1. Get the contact info for every reporter out there - print, online, radio and TV. 
  2. Follow their stories - all of them - to find out who is most likely to write about something in your field.
  3. Every time they write anything close to your industry, send them a note of praise for the article.
  4. When possible, send them a link to another source of info (not you, but a third party) for more information about the topics on which they have written.
  5. Continue until they begin to trust you as a reliable source of info.
  6. Wait for them to start asking your opinion.
  7. Give it freely, clearly, in sound bites, and backed up with reliable, checkable facts.


GO BIG OR GO HOME

Set yourself up in the spotlight by following this plan:

  1. Attend events where media coverage is already present. 
  2. Do something within the framework of the event that absolutely HAS to get noticed.
  3. Be larger than life. Take it to the extreme!

I just participated in our Fitness Council's Smart Commute High Heel Bike Ride. The event includes people biking in heels and a fashion show where they crown the King & Queen. This is what I wore...


Yeah, I was voted King (or queen, I forget). Yeah, we're getting a lot of coverage for it. Yeah, people are smiling. "We're here to make you smile!" 

-Phil Wrzesinski
www.PhilsForum.com

PS When you  get your chance to shine in the spotlight, remember that you have to be over-the-top if you want to generate word of mouth. People may think you're crazy, but in a cunning way. Make sure, however, that what you do is within the framework of the event or they will just think you're plain crazy.

Wednesday, July 16, 2014

The Signals You Unwittingly Send to Your Customers

While we're on the topic of Signals you send your customers, here are few more to think about...

The weeds growing in the bushes next to your store. Gee, they must not be into taking care of their environment. I wonder what else they don't take care of.

The old, faded, peeling window clings from companies you no longer carry. Gee, I guess they don't have any of the new stuff I just saw online.

The sloppy, unorganized displays with no rhyme, reason, or order. Gee, I hope I don't have to ask them to find something. That could take all day.

The gum-chewing sales clerk leaning over the counter. Gee, I hope I don't have to ask her any questions. I doubt she knows anything.

The misspelled signs. Gee, doesn't anyone proofread anymore. They certainly aren't the brightest bulbs in the socket.

Everything you do (or don't do) sends a signal, one way or another. Make sure you are sending out the right message.

-Phil Wrzesinski
www.PhilsForum.com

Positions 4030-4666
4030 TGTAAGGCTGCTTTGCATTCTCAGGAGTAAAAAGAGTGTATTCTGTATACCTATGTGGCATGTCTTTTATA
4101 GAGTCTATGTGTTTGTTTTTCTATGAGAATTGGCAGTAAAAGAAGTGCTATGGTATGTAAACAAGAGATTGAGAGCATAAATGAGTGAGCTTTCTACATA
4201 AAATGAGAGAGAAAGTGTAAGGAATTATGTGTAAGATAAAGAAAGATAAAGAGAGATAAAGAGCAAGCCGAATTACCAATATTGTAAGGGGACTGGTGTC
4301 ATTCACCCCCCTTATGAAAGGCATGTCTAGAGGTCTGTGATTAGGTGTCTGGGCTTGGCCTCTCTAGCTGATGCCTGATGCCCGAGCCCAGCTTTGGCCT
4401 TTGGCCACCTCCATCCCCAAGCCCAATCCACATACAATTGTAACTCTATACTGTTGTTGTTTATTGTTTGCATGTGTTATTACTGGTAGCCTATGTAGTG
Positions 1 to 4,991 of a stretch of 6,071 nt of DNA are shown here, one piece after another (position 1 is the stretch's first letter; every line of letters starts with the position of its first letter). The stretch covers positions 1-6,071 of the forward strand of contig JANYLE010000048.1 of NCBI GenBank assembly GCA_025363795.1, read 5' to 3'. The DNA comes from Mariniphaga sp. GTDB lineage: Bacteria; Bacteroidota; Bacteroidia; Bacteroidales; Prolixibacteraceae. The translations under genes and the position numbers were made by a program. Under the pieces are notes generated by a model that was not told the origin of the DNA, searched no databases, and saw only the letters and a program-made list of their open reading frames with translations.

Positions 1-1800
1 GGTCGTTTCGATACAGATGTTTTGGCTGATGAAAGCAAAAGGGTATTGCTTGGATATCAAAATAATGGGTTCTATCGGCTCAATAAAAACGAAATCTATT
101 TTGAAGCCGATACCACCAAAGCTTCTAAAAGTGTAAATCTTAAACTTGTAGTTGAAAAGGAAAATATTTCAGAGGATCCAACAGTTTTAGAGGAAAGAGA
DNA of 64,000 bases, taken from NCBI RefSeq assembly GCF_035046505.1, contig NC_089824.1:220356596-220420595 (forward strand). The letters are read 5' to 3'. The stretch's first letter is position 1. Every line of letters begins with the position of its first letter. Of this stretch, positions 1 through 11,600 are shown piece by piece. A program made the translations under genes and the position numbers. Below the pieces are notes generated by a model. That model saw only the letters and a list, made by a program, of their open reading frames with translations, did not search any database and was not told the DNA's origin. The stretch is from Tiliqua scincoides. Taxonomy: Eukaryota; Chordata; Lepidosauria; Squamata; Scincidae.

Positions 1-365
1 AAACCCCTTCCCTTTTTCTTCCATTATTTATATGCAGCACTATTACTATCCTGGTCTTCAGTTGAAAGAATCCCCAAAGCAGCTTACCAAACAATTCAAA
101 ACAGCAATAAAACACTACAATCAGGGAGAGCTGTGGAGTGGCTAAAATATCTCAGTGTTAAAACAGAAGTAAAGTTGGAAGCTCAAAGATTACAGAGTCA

PS The best signal is one that is consistent with your Character Diamond. When you make sure that every single signal matches your Core Values, magic is bound to happen.

Monday, July 14, 2014

You Wouldn't do THAT to Your Customer, Would You?

Would you treat your customer with kindness right up until the end and then kick them in the face after they gave you their money?

No, of course you wouldn't. Yet you do.

Would you tell your customers - Don't come around here... We don't want you... We're all about ourselves, not you... - but let them in and treat them kindly if they by some miracle showed up anyway?

No, of course you wouldn't. Yet you do.

If you have a really tight, restrictive return policy, you are doing that to your customers All. The. Time.


If you are generous to a fault, bending over backwards to give the best possible customer service, making sure all the customer's questions are answered and all her fears assuaged, going over-the-top to do more than she expected, then you are offering the kind of customer service that specialty stores should be giving.

But all that good can be undone the moment she runs into your return policy and it is just over 30 days from purchase, or she took it out of the box only to discover it wasn't what she thought, or she got duplicates as gifts, or she lost her receipt, or she has a defective/missing part, or, or, or. If she runs into a hassle trying to return an item, it may be the last time she visits your store.

You may have won the sale, but you lost the war.

Or let's say you are upfront about your restrictive, me-first, return policy. You might as well shout to the customer that her concerns are secondary to yours. You might as well tell her that she takes a backseat to you. That you have your own back, not hers.

You think it is fine because no one complains about your return policy. They aren't complaining because they aren't even showing up. You gave them the reason not to shop with you in the first place, so they never got to see your wonderfully trained staff, how fabulously you've merchandised the store, or the way you meticulously curated your selection to only have the finest stuff.

Here are two concepts you should wrap your head around regarding your return policy.

First, if you've done all the heavy lifting - making sure you met the customers needs by finding her the perfect solution to her problem and made her feel great about her purchase - then you aren't likely to have many returns to worry about in the first place. And when you do get that return, you get another chance to turn a customer into an evangelist for your store.